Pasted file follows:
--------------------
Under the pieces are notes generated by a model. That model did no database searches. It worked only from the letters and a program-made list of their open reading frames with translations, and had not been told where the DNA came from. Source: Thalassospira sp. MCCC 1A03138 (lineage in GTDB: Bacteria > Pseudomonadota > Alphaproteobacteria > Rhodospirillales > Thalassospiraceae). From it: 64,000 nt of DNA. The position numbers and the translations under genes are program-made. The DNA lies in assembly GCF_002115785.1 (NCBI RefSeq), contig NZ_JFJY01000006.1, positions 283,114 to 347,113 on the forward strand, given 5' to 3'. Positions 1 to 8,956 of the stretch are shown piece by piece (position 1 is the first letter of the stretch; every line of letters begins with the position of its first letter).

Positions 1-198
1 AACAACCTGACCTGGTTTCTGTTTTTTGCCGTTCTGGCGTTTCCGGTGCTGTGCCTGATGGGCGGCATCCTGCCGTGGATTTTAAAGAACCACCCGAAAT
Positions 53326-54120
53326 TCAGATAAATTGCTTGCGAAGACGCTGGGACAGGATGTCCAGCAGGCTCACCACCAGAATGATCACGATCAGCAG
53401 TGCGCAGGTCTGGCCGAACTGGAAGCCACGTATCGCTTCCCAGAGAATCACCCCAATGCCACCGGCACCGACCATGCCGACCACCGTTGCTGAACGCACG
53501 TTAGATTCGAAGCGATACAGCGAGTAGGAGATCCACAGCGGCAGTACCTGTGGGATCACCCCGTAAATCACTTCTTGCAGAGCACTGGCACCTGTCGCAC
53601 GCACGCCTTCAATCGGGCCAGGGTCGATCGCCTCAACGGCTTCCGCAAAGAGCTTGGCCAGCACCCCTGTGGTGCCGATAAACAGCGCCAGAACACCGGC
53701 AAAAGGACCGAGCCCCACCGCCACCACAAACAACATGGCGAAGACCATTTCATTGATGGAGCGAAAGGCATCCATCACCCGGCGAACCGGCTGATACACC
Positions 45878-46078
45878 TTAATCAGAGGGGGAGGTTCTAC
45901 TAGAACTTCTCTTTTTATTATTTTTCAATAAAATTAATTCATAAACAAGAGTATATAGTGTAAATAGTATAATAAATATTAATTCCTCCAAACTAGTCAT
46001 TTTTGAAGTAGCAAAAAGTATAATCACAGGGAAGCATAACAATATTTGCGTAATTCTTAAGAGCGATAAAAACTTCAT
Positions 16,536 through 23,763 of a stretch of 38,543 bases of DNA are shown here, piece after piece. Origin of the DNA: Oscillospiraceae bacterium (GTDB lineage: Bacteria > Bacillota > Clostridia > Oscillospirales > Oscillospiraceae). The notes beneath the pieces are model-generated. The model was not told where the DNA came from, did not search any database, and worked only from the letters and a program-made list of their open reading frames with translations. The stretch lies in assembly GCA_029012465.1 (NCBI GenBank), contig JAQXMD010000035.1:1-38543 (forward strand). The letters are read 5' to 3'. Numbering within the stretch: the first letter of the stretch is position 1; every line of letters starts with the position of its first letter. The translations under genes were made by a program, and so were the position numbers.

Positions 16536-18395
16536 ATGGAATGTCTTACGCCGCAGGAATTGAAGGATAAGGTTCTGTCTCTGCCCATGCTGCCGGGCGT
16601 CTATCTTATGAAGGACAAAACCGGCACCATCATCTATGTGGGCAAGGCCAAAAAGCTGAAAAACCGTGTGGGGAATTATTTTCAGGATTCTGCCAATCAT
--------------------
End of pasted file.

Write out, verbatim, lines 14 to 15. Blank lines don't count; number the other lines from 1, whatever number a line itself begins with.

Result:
Positions 16,536 through 23,763 of a stretch of 38,543 bases of DNA are shown here, piece after piece. Origin of the DNA: Oscillospiraceae bacterium (GTDB lineage: Bacteria > Bacillota > Clostridia > Oscillospirales > Oscillospiraceae). The notes beneath the pieces are model-generated. The model was not told where the DNA came from, did not search any database, and worked only from the letters and a program-made list of their open reading frames with translations. The stretch lies in assembly GCA_029012465.1 (NCBI GenBank), contig JAQXMD010000035.1:1-38543 (forward strand). The letters are read 5' to 3'. Numbering within the stretch: the first letter of the stretch is position 1; every line of letters starts with the position of its first letter. The translations under genes were made by a program, and so were the position numbers.

Positions 16536-18395